I recently caught wind of a post on the Churning Canada Reddit forum in which the user was facing the risk of job loss as a result of “churning” credit cards (a term which refers to the practice of opening and closing credit cards for the specific purpose of earning rewards points).
Here’s the post in full:
Opening and Closing Credit Cards: An Unforeseen Risk
When I read this post, I realized that in aggressively applying for, cancelling, and reapplying for credit cards in pursuit of Miles & Points, there was indeed a very real risk to certain individuals that I had never considered before.
After all, Miles & Points are very quick to ask, “Doesn’t this ruin your credit?!” And while it’s true that a little knowledge about how your credit score works will assuage those fears – after all, simply by paying your bills on time and maintaining a low utilization ratio, you can easily keep your credit score in the high 700s to low 800s – it’s fair to say that I had never really considered the other purpose that a person’s credit score might be used for: as a judge of character.
Indeed, there’s a reason why credit scores are viewed as sacrosanct in North American society: not only do they govern your creditworthiness whenever you’re seeking any form of lending, but they’re also used by employers, landlords, and many other important gatekeepers in life as an easy proxy to assess a person’s character.
If a person has excellent credit, the thinking goes, then this person would be more likely to reliable in their line of work, in keeping promises, and in holding themselves to a high standard of moral behaviour. On the other hand, if someone routinely fails to meet their financial obligations, an employer or landlord might tread more carefully in putting their trust in this person.
I’ve touched upon the idea of “credit-seeking behaviour” before, but mostly in the context of keeping your credit health in tip-top shape as you seek to get approved for more and more cards.
But credit-seeking behaviour is very much a concern among those using your credit file to assess your character as well, because a history of applying for new credit all the time – if not for the purpose of racking up the points – could well be an indicator of financial indiscipline.
Why Might Employers Care?
I’d say that the majority of people are at no risk of getting in trouble with their employers over having too many inquiries and new accounts on their credit report.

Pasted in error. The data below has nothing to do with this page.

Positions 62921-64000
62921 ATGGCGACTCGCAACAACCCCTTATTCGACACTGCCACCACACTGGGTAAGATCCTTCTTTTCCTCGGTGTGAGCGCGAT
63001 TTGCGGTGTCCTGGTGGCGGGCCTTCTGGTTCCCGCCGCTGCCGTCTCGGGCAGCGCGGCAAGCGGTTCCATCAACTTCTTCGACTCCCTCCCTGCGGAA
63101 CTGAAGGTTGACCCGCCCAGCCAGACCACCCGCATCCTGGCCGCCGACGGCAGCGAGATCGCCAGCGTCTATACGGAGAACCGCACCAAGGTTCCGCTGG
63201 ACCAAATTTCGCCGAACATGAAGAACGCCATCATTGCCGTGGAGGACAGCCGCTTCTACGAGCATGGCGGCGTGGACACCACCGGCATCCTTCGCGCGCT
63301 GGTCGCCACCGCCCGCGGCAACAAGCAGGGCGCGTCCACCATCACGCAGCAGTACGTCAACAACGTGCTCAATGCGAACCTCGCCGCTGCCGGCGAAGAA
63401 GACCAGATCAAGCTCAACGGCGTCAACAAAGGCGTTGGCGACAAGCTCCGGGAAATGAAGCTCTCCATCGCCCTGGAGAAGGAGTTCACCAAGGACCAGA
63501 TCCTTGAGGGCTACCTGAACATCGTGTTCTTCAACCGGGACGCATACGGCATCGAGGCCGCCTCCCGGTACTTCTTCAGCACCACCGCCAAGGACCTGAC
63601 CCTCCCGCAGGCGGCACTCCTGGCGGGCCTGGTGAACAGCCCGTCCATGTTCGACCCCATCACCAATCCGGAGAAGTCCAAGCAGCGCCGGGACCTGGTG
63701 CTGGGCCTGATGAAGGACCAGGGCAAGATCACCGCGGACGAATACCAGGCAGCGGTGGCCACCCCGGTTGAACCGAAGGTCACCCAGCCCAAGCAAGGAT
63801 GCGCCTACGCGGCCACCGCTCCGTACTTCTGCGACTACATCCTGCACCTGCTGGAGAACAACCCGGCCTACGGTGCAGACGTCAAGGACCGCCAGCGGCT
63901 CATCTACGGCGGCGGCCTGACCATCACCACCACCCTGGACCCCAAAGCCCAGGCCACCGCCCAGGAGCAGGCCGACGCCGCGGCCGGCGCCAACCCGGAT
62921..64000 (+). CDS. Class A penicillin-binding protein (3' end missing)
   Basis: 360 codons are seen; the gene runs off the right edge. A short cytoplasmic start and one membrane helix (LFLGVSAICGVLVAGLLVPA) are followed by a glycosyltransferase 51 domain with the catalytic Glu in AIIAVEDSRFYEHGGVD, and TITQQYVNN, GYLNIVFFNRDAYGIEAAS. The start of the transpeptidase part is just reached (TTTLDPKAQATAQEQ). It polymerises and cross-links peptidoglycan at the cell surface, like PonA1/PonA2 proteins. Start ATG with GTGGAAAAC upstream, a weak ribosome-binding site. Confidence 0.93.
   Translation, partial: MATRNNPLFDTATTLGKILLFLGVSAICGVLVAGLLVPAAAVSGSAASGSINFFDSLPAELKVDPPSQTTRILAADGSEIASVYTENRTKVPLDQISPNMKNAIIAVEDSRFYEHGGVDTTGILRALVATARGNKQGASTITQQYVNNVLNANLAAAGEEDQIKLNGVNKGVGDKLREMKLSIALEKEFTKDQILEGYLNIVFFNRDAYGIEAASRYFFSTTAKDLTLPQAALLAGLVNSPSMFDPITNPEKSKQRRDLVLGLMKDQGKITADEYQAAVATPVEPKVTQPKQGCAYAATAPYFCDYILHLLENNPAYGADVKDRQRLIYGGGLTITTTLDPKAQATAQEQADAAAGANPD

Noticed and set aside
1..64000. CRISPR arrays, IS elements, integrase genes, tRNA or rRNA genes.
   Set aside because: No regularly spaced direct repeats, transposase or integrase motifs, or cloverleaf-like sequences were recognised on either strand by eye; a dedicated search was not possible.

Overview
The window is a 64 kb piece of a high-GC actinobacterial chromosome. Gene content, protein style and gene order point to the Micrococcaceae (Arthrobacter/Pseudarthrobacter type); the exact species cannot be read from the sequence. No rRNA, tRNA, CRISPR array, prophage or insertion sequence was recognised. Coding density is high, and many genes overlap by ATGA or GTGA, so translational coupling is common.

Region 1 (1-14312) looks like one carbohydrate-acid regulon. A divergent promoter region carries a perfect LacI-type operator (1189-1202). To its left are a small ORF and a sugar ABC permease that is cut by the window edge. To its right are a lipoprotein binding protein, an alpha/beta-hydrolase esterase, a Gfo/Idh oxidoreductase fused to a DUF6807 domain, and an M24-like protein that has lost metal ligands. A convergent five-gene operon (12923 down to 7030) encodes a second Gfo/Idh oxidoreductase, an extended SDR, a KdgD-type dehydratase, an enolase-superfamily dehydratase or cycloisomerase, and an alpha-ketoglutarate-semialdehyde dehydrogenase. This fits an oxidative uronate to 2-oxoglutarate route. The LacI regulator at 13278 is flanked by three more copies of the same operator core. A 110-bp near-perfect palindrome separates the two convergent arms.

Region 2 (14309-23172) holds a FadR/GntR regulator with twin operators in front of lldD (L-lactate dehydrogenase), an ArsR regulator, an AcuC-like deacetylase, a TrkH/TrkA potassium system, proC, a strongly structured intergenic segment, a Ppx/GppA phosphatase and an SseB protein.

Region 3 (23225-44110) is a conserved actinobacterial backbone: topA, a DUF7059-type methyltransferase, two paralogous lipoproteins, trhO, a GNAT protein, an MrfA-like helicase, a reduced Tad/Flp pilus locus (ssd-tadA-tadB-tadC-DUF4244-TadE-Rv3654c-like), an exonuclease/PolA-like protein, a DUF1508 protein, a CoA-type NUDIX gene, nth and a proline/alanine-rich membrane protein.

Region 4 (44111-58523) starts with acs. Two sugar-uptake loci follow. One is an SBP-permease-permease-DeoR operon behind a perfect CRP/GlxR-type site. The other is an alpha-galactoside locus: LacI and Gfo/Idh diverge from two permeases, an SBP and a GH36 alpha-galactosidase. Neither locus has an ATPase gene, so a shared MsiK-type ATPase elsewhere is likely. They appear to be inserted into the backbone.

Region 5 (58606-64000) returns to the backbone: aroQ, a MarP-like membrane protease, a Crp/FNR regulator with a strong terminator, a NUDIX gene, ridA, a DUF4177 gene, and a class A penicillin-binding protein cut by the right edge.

I myself used to work in a standard office job at one of the Big 5 banks, and while a credit check was required as part of the overall pre-employment background check, I never had a problem despite having over a dozen new credit cards opened within the past year by that point – most likely because I was demonstrating that I was using all of those products responsibly, paying off the balance in full and on time every month.
However, if you work in a sensitive field (such as any public or private position with access to highly classified projects), then there’s a good chance that your employer takes the background check much more seriously.
When it comes to looking at your credit report, there would be two separate considerations on the employer’s part: your financial state and your character.
As I mentioned, indicators of financial trouble or indiscipline – such as significant amounts of debt or a poor history of paying your bills – would be a red flag. If someone who’s in dire financial straits is working routinely with sensitive stuff, then that person could easily be tempted by a generous financial offer to pass along that top-secret material into the wrong hands.
At the same time, these sensitive positions would likely also look for any potential indicators of a problematic moral character, because they want to be certain that their employees would always do the right thing instead of seeking personal gain at the expense of the organization. And this is where cycling through tons of credit cards in a short period of time could potentially land you in hot water.
Even if you’re able to demonstrate that, despite the constant credit applications, your financials are indeed in perfect shape and you’re able to pay off all your cards on time, the question remains of whether the practice using the airlines’ and credit card companies’ marketing budgets to fund your travels around the world is properly aligned with the ethical standard that an employer in a sensitive field might expect.
I’ve touched upon the ethics of Miles & Points before, with the ultimate conclusion that this is a pursuit in which everyone must draw their own ethical lines. And while you may have no ethical qualms in taking advantage of large corporations who are in the very same business of taking advantage of their customers, there’s no guarantee that your employer might see things the same way.